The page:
Getting Offers to Hang Onto a Card You Planned to Cancel

Reader Mike passes along his experiences cancelling a Citibank American Airlines credit card.

Hi Gary,

Wanted to thank you for all you do on your blog! I read it several times a day and have always found useful info even though I don’t travel as much as most if your readers.

I wanted to share my recent experience trying to cancel my Citibank AA card this past weekend in case it would be helpful to anyone else. I called to cancel after annual fee came due and they gave me the following offer: $95 statement credit to offset annual fee + 1000 bonus miles each month I spend $1000 on the card for the next 16 billing cycles (basically earning double miles for first $1000 in spend)

Thought I’d pass along. Thanks again for your blog!
Mike

I had a Citibank American Airlines card that I cancelled before they made it worth my while to hang onto one (with the 10% annual rebate on redeemed miles, up to 10,000 miles back — I view the 10,000 miles as worth more than the annual fee on the card), where they offered me just a credit in the amount of the then-$85 annual fee if I made five purchases on the card.

So I made 5 small purchases, I got the statement credit. And my annual fee still wasn’t even due yet so I went ahead and cancelled the card anyway. I was $85 ahead.

Nonetheless, card companies do understand that it’s more expensive to find a new customer than to retain an existing one much of the time so will bend over backwards to keep many (though not all) of their customers.

Often frontline telephone representatives aren’t able to process card cancellations, they’ll transfer you to a specialized department of agents whose job it is to look at your account, determine if the bank wants to try to keep you, and try to sell you on staying.

Of course if you really don’t want to be sold, you can cancel in writing by mail — or online through the card’s website, either if it’s an option on the site or via the bank’s “secure messaging” system.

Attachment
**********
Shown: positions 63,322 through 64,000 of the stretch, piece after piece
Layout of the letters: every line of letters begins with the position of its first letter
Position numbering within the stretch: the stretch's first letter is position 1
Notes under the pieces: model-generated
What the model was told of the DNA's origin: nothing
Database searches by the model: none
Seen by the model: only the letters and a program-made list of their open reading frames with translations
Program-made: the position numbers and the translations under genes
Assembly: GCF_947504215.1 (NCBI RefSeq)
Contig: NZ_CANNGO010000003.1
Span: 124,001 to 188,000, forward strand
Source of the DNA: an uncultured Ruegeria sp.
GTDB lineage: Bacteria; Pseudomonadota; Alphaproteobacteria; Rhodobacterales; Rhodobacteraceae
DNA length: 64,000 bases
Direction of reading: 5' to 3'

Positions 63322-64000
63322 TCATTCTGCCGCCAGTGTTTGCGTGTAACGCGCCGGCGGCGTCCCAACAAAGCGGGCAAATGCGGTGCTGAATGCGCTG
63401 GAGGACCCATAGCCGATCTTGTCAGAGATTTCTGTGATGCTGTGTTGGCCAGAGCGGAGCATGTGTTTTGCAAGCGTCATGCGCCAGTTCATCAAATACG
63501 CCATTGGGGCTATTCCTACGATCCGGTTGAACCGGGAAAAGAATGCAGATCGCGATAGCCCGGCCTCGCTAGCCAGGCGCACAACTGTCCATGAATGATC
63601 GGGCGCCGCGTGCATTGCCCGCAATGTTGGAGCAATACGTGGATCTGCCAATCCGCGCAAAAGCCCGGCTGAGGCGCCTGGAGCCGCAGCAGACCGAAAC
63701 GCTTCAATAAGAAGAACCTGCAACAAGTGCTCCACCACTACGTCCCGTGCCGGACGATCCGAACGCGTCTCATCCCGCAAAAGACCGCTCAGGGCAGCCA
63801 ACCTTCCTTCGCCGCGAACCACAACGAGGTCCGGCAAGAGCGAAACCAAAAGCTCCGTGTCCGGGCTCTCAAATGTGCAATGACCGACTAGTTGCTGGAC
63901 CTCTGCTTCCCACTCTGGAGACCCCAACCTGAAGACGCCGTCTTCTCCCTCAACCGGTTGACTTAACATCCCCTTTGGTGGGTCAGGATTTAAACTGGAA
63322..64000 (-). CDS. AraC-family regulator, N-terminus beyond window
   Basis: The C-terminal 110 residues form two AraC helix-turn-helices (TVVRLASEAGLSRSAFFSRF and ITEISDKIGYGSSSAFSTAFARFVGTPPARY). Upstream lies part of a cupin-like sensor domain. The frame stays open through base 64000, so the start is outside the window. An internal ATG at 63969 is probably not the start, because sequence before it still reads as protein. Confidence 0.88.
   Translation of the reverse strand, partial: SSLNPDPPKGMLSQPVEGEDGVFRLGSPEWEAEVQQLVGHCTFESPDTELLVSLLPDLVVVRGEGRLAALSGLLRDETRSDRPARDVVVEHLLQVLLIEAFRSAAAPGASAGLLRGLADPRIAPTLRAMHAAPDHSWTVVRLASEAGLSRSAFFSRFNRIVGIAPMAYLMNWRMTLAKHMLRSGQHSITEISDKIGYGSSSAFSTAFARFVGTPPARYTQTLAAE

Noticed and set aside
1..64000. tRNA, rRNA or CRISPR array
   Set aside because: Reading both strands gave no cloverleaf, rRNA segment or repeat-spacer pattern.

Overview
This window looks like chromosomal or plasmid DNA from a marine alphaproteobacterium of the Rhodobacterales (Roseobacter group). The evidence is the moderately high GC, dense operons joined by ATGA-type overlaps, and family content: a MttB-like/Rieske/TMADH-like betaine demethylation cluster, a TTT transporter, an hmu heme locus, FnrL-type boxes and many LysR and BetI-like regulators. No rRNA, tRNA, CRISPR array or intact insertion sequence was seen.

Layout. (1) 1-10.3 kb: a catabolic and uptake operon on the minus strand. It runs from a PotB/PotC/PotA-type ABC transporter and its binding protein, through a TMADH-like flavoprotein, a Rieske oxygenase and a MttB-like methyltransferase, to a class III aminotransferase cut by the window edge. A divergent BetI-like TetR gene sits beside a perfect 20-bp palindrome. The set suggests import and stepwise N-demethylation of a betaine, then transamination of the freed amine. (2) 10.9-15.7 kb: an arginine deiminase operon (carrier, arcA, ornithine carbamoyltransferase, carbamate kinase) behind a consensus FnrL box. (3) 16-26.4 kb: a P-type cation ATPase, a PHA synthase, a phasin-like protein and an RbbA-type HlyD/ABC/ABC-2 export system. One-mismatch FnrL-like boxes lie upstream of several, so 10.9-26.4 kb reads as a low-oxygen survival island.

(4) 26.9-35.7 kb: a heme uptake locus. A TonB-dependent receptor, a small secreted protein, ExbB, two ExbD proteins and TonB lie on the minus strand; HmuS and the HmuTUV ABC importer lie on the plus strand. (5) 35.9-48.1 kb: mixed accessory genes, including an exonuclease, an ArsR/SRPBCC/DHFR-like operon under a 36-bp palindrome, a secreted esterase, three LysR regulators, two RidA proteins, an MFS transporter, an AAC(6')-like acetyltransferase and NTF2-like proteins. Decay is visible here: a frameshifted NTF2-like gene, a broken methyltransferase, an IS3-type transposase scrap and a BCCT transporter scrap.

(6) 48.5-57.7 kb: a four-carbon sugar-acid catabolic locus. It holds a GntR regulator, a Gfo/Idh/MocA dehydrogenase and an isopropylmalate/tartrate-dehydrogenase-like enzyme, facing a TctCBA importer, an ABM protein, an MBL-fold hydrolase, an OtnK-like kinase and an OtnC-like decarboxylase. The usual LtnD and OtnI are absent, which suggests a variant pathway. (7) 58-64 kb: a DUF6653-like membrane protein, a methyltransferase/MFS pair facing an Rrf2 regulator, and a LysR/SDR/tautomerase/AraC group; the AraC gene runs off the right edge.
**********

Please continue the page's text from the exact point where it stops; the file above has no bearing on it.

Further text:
What have you been offered to keep a Citibank card?


About Gary Leff

Gary Leff is one of the foremost experts in the field of miles, points, and frequent business travel - a topic he has covered since 2002. Co-founder of frequent flyer community InsideFlyer.com, emcee of the Freddie Awards, and named one of the "World's Top Travel Experts" by Conde' Nast Traveler (2010-Present) Gary has been a guest on most major news media, profiled in several top print publications, and published broadly on the topic of consumer loyalty. More About Gary »

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Comments

  1. I have a very old Chase United Milage Plus Card that is costing me, I believe, $160 annually and which is redundant in that I also have Chase Sapphire Preferred. There is no reason for me to keep the United Card as I put very few charges on it, so I’ve been thinking of canceling it and either have the credit line added to my Sapphire Plus or at some point get a Hyatt Card (in a year when I want to use the two night first year benefit).

    I’d welcome any feedback on what Chase may offer me to retain the card (which is no longer offered) or to “downgrade” it to their $95/year US card.

  2. I recently canceled a United MP card. The only offer they made was for two United Club passes, which were useless to me. They did move the credit line from the MP card to my CSP card.